Prepare a list of agents and/or editors who are interested in what you write. These are the ones that you want to approach. Be reasonable, keep the list below 10. Let's face it you probably won't get to all, but I always *star* the ones that are really important to me.
Good websites to check for research include:
Query Tracker/Agent Query
Other SCBWI conferences (where they will list bios)
Casey McCormick's Literary Rambles blog (for agents)
The Publisher's pages ( sometimes the publisher will list all of their editors and their interests. For example, Simon & Schuster's info here
Okay, so this seems easy, but LOOK UP the directions! The first year, I had the hardest time finding the actualy building on the Rutgers campus. I drove around for almost an hour and just made it five minutes before. Be aware -- GPS is not great on the campus (at least it wasn't a few years ago), so go to the website and download the paper directions just in case. This is not a place to be late!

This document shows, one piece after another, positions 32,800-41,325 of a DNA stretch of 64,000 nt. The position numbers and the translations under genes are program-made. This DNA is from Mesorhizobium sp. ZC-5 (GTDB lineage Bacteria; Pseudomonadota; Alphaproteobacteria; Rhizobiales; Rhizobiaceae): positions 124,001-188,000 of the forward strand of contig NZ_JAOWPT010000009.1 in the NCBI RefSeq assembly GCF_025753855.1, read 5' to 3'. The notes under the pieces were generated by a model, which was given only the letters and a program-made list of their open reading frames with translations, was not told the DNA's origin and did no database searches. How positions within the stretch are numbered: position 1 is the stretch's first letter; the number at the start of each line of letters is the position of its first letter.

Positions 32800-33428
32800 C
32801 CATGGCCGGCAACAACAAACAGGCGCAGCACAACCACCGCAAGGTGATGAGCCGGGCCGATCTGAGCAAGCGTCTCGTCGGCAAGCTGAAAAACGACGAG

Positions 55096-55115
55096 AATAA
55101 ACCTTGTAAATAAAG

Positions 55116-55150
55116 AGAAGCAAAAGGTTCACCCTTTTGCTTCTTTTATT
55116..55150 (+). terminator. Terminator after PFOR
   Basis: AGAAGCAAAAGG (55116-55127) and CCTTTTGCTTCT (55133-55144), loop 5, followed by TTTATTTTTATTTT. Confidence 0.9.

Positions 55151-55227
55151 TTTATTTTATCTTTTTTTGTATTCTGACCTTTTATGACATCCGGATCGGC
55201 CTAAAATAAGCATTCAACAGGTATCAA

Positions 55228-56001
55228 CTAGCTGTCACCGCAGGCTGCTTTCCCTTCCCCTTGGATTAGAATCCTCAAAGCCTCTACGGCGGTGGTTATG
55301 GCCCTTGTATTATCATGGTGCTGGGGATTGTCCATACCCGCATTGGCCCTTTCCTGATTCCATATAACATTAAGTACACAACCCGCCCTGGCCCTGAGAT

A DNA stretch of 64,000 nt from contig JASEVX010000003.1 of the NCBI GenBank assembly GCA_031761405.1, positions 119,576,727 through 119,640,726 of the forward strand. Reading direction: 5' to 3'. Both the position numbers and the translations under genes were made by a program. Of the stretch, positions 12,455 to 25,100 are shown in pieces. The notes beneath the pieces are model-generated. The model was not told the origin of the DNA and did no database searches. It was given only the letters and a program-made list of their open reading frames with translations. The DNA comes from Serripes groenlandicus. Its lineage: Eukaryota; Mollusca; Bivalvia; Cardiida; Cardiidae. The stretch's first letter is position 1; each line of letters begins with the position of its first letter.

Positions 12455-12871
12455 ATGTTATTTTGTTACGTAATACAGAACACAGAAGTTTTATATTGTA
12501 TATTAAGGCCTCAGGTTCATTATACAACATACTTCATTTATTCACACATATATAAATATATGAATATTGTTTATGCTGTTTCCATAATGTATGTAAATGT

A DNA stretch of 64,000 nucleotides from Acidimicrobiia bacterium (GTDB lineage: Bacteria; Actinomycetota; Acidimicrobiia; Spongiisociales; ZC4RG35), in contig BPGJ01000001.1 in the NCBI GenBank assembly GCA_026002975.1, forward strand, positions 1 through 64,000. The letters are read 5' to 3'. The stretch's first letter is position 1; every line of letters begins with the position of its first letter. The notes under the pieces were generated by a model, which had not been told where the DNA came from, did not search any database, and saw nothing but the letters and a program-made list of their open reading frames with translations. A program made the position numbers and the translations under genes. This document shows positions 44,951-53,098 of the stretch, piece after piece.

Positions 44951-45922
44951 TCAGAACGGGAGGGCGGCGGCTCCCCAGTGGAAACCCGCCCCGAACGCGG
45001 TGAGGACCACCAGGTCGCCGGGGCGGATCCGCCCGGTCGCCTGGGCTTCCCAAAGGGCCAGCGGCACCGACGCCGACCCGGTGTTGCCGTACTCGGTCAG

Listen and participate with everyone. Keep your answers on point and short to allow everyone to talk. Don't hog the conversation. Be a natural part of it
Listen to what your mentor is saying.-- Stay focused. It's easy to be so nervous about what you want to ask next that you don't even listen to the comments they are saying.
Take notes-- Write down everything they say. Although many will have notes on your piece, it's always good to have back up.
Ask questions -- Be sure you get your questions about your piece asked. But try not to interrupt them too often.
If they indicate interest -- Ask if they would be interested in seeing more of your manuscript. OR if they say that it needs work, ask if you revise, if they'd be interested in seeing it again.